Letters & Science Distinguished Speakers Series, Clay Routledge
- Thursday, March 19, 2015 at 3:30pm
- Chemistry & Biochemistry Building - view map
Clay Routledge, an Associate Professor in the Department of Psychology at North Dakota State University, will present "Beyond Religion, A New Psychology of Magical Thinking" as part of the College of Letters and Science Distinguished Speakers Series.
Traditionally, psychologists have viewed religiosity as a belief tied to a prominent ideological system (e.g., Christianity) and one that people are able to easily self-report. Few studies have focused more specifically on the magical thinking that underlies religious belief, the motives that may promote this type of thinking, and the possibility that even those who do not self-identify as religious engage in this type of thinking. Dr. Routledge will propose that magical thinking is motivated, in part, by the need to perceive life as meaningful. In addition, he proposed that even atheists are susceptible to meaning-motivated magical thinking. In support of this proposal, Dr. Routledge will discuss research linking different forms of magical thinking (e.g., teleological errors, superstition, paranormal beliefs) to the pursuit of meaning in life. He will also demonstrate that even atheists are magical thinkers, particularly when they are trying to find and maintain perceptions of meaning in life. If we move beyond traditional conceptualizations of religion, we may discover that so-called believers and non-believers are not so different after all.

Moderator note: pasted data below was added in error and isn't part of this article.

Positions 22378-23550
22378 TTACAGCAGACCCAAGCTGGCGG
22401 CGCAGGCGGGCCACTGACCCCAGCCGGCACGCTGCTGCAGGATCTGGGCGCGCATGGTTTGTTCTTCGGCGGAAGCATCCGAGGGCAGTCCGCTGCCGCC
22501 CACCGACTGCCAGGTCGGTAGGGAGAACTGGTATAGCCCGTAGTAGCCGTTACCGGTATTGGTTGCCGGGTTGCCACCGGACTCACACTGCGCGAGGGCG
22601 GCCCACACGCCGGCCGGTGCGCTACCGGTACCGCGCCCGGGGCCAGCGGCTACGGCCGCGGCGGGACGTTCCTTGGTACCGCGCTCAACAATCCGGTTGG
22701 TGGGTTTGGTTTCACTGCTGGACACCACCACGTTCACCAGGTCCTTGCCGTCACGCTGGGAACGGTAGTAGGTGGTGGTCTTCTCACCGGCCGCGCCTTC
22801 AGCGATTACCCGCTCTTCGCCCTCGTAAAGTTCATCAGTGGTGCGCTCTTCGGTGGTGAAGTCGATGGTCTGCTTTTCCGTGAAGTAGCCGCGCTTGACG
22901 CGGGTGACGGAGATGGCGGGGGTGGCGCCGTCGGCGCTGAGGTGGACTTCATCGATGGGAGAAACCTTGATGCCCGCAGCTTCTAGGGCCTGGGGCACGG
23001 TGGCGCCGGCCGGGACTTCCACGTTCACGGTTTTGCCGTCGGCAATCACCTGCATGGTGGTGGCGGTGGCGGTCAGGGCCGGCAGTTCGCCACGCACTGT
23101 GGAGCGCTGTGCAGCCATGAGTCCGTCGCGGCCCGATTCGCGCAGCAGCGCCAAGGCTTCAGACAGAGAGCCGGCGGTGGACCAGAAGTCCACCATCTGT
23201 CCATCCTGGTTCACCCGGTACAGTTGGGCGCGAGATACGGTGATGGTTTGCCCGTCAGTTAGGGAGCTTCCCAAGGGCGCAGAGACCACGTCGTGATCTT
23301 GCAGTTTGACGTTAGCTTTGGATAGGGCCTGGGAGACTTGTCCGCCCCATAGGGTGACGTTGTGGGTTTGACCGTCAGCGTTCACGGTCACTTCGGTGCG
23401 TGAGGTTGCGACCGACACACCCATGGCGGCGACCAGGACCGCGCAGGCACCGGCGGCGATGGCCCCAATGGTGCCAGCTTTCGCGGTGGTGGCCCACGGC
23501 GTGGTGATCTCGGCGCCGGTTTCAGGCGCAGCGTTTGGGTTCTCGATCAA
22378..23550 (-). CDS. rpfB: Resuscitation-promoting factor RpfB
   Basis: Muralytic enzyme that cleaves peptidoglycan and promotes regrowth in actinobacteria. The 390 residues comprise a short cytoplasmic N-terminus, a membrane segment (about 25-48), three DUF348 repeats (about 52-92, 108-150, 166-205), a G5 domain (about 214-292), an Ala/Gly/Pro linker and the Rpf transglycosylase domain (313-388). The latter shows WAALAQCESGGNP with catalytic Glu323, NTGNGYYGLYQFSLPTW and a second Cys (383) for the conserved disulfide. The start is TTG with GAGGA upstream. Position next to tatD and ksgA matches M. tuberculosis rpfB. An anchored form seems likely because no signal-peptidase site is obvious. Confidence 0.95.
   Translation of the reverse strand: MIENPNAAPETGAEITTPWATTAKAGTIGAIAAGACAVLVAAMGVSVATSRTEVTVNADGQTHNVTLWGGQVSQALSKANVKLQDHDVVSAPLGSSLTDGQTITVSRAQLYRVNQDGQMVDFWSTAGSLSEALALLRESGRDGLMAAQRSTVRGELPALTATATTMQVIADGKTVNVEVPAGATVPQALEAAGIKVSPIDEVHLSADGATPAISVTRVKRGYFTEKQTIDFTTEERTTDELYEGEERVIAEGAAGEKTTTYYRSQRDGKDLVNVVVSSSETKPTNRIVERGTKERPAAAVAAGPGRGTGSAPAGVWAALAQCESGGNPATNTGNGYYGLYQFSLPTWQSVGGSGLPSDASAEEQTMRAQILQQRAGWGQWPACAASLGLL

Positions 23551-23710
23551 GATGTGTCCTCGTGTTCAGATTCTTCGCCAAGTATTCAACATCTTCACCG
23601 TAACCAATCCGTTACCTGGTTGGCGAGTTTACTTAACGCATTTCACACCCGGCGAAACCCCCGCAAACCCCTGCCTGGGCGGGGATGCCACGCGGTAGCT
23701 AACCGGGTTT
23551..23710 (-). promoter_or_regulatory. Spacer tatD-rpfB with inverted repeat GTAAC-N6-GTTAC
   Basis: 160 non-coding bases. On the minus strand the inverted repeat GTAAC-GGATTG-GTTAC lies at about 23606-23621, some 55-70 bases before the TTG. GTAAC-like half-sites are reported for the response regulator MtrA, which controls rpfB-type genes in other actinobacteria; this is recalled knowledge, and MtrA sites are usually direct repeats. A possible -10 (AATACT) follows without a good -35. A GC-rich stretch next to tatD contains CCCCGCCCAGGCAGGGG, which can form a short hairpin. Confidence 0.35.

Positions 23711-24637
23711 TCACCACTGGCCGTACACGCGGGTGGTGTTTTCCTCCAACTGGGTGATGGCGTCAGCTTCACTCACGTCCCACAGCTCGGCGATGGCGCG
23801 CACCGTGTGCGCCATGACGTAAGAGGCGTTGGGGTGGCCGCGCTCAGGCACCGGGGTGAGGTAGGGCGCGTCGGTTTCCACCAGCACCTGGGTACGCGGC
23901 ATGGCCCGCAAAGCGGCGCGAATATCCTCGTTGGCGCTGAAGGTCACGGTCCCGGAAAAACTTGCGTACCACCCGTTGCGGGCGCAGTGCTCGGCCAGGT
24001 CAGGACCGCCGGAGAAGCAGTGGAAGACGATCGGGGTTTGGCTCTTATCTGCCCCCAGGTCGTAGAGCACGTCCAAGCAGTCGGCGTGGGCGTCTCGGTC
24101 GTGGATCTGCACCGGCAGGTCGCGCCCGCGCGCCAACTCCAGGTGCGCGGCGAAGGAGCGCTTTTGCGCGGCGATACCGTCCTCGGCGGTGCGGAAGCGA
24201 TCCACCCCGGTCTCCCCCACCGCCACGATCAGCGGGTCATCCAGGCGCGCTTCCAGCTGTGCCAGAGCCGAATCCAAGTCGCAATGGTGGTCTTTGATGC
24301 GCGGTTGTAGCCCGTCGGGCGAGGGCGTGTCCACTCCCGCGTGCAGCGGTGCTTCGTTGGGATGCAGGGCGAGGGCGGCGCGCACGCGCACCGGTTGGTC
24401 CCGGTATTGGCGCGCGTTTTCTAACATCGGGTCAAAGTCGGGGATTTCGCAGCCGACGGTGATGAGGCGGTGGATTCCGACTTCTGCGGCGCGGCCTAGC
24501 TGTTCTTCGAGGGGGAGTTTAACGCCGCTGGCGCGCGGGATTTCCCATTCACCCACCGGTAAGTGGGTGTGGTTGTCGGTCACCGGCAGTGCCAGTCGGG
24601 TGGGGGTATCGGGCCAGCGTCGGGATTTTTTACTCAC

Dr. Clay Routledge is a social psychologist and associate professor of psychology at North Dakota State University. His research focuses on how the need to perceive life as meaningful impacts mental and physical health, close relationships and intergroup relations. Dr. Routledge is a leading expert in the area of experimental existential psychology. He regularly publishes his work in the top psychology journals, recently co-edited a book on the scientific study of meaning in life, and is currently writing a book on the psychology of nostalgia. His work has been featured by media outlets such as NPR, BBC, CNN and ABC News, as well as in publications such as The New York Times, The New Yorker, Men's Health, Women's Health and Cosmopolitan.